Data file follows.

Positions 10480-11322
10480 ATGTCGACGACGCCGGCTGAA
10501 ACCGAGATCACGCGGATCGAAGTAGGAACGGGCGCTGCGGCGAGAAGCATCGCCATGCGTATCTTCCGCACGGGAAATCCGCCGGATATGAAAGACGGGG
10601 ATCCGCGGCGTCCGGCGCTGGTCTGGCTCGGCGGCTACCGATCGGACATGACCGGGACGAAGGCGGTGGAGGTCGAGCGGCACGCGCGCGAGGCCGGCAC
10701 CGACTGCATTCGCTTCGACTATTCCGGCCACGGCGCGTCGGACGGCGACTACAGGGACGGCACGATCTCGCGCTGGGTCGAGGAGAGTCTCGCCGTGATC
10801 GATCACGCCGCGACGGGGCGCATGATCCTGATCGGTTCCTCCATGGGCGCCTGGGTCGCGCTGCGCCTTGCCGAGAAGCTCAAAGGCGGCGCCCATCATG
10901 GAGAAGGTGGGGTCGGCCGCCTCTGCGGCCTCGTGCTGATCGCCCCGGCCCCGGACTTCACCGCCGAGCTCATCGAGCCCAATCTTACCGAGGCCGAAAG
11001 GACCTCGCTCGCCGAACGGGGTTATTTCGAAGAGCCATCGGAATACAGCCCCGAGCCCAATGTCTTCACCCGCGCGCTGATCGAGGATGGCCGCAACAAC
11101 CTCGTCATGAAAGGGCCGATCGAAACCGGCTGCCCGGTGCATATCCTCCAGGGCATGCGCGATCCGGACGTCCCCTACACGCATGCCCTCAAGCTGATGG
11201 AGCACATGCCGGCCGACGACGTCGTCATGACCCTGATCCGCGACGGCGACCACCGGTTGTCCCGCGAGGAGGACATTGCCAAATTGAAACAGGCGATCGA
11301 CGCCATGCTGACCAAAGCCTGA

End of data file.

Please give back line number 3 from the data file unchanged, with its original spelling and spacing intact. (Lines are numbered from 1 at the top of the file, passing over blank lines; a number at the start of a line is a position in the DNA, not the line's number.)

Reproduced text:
10501 ACCGAGATCACGCGGATCGAAGTAGGAACGGGCGCTGCGGCGAGAAGCATCGCCATGCGTATCTTCCGCACGGGAAATCCGCCGGATATGAAAGACGGGG